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Britain: A Lesson In Fighting Terrorism

·611 words·3 mins
Articles Culture Politics
Daniel Andrlik
Daniel Andrlik lives in the suburbs of Philadelphia. By day he manages product teams. The rest of the time he is a podcast host and producer, writer of speculative fiction, a rabid reader, and a programmer.

From Geek and Proud Terror Monitor

To begin with, my friend in London is safe. Chris, who my friends and I always refer to as “British Chris” for some reason, was unharmed in the bombings that took place this morning. More than that is hard to come by as Chris is notoriously bad at communicating with people. In fact, the only way we found out was through this enlightening entry on his blog.

What with the increase of government subsidized fear for mass-transit, there was the typical confusion and preparation to go through in order to make sure we were in compliance with the appropriate emergency security standards at work. For obvious reasons, I will not discuss the details of those security preparations for public viewing. I spent the rest of my day double-checking that all the drivers were following the elevated security procedures.

You know, a lot of people have said, “The world changed after 9/11.” I disagree. I think the world has always been like this, these kinds of travesties and terrorist attacks have been happening all over the world. I think 9/11 just made us aware that we were also touchable, that we did not live on a fairy tale island while all the madness stayed on distant shores. I think it really sunk home that we are part of the world, and that we are affected by what ourselves and other nations do out there.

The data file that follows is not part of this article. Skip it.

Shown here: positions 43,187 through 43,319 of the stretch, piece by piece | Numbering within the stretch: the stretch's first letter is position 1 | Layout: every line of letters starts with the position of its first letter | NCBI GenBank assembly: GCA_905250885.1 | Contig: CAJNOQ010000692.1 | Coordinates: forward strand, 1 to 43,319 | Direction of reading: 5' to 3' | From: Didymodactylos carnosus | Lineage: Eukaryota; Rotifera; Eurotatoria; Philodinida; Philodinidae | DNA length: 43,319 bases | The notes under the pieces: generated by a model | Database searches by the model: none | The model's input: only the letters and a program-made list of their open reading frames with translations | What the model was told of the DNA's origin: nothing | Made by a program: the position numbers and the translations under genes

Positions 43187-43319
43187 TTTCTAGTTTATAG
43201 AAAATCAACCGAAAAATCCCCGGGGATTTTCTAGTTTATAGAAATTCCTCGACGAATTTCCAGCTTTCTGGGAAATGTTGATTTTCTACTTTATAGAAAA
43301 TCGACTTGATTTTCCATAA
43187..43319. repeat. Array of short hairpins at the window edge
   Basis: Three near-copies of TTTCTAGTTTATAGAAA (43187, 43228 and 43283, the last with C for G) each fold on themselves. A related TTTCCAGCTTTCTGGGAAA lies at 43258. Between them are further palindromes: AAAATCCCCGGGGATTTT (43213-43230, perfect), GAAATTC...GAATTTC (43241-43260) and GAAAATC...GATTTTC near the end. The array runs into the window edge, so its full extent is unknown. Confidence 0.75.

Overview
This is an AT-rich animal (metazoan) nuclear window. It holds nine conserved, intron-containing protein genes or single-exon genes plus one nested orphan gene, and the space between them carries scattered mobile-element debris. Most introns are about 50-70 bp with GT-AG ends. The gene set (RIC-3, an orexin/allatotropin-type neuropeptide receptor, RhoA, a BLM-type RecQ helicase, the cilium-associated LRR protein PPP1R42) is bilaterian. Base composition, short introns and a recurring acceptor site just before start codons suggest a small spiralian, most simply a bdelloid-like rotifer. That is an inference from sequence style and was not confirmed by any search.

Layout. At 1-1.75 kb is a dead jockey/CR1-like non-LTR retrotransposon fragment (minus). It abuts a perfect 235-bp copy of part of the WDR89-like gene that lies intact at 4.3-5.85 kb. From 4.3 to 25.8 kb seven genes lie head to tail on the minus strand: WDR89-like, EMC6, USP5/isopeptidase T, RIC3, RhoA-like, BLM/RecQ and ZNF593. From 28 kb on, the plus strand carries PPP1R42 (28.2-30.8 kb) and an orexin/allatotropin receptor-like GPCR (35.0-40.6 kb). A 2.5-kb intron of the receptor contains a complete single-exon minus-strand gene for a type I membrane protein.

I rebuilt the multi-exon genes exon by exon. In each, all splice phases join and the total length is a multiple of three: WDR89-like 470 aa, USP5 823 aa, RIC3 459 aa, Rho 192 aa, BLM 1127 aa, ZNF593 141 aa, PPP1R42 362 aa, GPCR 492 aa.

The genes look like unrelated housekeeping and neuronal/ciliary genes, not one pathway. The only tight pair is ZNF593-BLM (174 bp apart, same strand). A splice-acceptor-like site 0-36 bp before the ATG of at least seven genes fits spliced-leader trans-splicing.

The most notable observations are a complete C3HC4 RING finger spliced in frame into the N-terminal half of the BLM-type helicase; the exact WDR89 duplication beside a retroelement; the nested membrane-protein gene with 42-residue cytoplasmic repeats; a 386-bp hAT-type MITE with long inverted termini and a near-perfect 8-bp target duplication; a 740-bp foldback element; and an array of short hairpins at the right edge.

This came as a shock to great number of Americans, and those citizens had a tendency to panic. Panic bred paranoia, and paranoia bred concepts like “enemy combatants” and the Patriot Act. Fear will divide and weaken a frightened nation, making it open to dangerous suggestions. A scared population will agree to anything, and scared leaders tend to react by taking away liberty and consolidating power in their hands. I think of all the civil liberties we are at risk of losing every day due to our fears as a nation, and I worry where it could lead us.

We DO need increased vigilance when we detect a threat, but I look with admiration at the stoic manner in which Britain’s population reacted to the attack and I wonder if we have a role model across the ocean. There was no mass panic, no terror, they just did what had to be done.

I am sure the British will track down those individuals responsible for today’s bombings, but what is significant is that they reacted in a way that effectively cheated those psychopathic murderers out of what they wanted most: fear.

The goal of terrorism is the promotion of fear and terror in order to achieve political goals. Maybe, the key to beating terrorism has less to do with our military and more to do with our reaction to terrorist acts. If there is no resulting panic, all terrorists do is expose themselves and eventually we can do what must be done.

I am not smart enough or informed enough to explain what changes we should make to our foreign policy, politics or military strategy. I have opinions, but they are just opinions. All I am saying is that there is one thing I do know we can do to fight terrorism, and every citizen can do it. We all get to choose how we react to things, and if we make choices like the British have today we help cripple terrorism.

Thinking about these things, I was very proud of my drivers today, as they professionally and calmly initiated the elevated security precautions. I think there is hope that America may yet learn from Britain’s wonderful example.

No panic. No fear. Just do what must be done.


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